19. There is a responsibility to create conditions for healing to take place in the bereaved person. The ultimate responsibility for eventual healing lies within — the person. I must remember to be responsible to dying and bereaved people, not responsible for them.
20. Excellent self-care is essential, for it provides the physical, spiritual, emotional, social, and cognitive renewal necessary for the caregiver to be an effective, ongoing companion in grief.
"I've learned lots about myself as a caregiver. When I first started, I let it consume me. As I've grown and learned from courses, the dying person, families, and other individuals, each situation is different. I've learned that I'm not in control when someone will die. They choose when they will go, or our higher power, depending on your belief system, will make that decision. I at first thought that every person should have someone with them so as not to be alone when they die. But I've seen many times when a person has waited until everyone or certain people have left in order to die the way they want to. I've also learned to look after myself by exercising, eating properly, and just getting away from all of it. Even if it's just to play a guitar or read a book, sometimes you need to remember you are alive and you are still here, needed by family and friends, even though you don't forget what is happening with your patients. Sometimes stepping back is hard to do, but I've been in situations where stepping back is the best thing. People need to grieve and deal with things in their own way."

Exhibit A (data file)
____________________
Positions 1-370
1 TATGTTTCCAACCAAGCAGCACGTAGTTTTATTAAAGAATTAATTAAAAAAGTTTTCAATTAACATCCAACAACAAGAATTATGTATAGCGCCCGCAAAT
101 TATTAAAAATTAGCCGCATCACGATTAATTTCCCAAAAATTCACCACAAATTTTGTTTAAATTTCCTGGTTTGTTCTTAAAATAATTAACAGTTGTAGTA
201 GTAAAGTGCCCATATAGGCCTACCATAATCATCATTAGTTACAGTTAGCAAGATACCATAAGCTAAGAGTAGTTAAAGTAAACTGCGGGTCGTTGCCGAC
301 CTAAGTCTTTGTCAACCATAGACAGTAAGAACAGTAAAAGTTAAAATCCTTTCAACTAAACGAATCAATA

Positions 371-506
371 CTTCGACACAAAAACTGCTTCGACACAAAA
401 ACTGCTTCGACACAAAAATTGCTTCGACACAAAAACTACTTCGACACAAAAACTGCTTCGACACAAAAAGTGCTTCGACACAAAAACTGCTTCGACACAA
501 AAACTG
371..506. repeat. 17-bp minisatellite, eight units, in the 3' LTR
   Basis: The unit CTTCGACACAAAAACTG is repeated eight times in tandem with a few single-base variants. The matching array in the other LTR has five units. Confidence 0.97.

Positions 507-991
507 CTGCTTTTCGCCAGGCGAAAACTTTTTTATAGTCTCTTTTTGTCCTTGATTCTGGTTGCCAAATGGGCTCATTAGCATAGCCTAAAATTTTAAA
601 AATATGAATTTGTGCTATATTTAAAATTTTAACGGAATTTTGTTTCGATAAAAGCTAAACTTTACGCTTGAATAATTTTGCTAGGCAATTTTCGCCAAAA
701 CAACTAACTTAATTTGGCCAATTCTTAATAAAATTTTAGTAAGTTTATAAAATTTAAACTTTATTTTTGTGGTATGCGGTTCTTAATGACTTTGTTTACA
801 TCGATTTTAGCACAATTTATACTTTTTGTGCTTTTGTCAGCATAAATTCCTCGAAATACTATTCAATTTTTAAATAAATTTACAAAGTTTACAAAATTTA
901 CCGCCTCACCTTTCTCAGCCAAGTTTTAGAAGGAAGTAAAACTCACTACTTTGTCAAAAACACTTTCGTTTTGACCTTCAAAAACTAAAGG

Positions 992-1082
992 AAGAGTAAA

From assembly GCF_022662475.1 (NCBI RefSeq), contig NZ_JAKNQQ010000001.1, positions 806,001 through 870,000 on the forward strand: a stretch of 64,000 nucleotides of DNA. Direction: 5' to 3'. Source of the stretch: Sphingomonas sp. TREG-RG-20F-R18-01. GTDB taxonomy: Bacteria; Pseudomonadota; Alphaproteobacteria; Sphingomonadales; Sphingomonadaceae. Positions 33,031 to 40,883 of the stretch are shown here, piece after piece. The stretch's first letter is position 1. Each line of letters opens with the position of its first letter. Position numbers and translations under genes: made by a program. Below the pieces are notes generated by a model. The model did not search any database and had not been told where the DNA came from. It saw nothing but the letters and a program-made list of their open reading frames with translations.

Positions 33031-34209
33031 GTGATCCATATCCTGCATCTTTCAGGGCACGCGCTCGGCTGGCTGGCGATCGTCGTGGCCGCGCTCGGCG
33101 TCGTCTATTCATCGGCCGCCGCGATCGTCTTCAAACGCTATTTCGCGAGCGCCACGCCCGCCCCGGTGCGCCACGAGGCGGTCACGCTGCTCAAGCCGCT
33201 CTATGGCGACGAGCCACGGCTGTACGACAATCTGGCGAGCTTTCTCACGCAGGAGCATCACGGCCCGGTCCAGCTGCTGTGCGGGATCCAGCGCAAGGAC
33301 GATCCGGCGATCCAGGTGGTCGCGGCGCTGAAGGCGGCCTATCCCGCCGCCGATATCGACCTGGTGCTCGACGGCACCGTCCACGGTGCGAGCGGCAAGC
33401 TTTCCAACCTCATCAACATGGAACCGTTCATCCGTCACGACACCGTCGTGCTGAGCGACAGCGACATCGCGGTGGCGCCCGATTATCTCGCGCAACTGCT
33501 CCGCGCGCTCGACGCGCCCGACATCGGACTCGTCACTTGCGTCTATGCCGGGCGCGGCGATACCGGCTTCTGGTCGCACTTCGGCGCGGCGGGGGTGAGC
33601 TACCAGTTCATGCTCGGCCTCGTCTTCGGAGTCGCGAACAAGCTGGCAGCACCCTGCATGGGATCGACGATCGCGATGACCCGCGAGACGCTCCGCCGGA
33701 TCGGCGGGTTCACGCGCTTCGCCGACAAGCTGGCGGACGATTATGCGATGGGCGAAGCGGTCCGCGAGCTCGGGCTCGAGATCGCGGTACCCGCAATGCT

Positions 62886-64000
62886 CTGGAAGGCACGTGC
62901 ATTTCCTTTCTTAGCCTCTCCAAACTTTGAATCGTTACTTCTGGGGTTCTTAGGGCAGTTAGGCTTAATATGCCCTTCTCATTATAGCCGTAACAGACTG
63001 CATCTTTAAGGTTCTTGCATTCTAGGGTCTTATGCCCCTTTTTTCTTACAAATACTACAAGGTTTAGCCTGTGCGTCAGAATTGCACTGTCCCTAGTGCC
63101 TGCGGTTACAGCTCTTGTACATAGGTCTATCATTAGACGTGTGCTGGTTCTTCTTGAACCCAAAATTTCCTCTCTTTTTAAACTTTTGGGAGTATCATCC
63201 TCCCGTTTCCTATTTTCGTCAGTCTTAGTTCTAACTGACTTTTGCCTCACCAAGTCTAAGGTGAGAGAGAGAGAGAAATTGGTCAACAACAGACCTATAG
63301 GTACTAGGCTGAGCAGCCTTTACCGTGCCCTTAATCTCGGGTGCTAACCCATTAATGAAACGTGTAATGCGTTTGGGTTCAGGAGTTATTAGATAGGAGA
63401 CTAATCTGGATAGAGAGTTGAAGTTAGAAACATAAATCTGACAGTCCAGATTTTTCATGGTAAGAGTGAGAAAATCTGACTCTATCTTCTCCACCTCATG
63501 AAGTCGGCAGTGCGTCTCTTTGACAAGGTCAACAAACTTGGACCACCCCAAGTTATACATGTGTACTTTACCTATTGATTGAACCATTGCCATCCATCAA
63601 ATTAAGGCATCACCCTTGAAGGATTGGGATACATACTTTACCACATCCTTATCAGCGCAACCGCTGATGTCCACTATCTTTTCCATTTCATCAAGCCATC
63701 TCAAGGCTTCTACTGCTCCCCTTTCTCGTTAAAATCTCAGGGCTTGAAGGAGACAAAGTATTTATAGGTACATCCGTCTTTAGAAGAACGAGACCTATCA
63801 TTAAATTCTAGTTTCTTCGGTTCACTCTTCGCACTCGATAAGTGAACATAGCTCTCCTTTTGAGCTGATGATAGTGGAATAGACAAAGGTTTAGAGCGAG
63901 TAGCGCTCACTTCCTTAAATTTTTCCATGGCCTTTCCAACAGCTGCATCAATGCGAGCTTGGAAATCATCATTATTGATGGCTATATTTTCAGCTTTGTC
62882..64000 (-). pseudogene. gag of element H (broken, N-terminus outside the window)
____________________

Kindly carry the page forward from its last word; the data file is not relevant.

— Lorie Parsons
So that is what I mean by companioning (versus taking care of) the dying and the bereaved. The remainder of this book explores how to take this companioning lens and turn it on yourself in ways that bring you energy, joy, love, and a sense of peace — not only in your work with the dying and the bereaved but in every moment you breathe. For companioning others is indeed rewarding and honorable work, but if you are not at the same time companioning yourself, your life will be out of balance and you will likely be both unhappy and ineffective in your work as well as your personal life.
Embracing the Importance of Companioning You
For caregivers to the dying and the bereaved, good self-companionship is critical for at least three major reasons.
First and most important, we owe it to ourselves and our families to lead joyful, whole lives. While companioning the dying and the bereaved is certainly rewarding, we cannot and should not expect our work to fulfill us completely.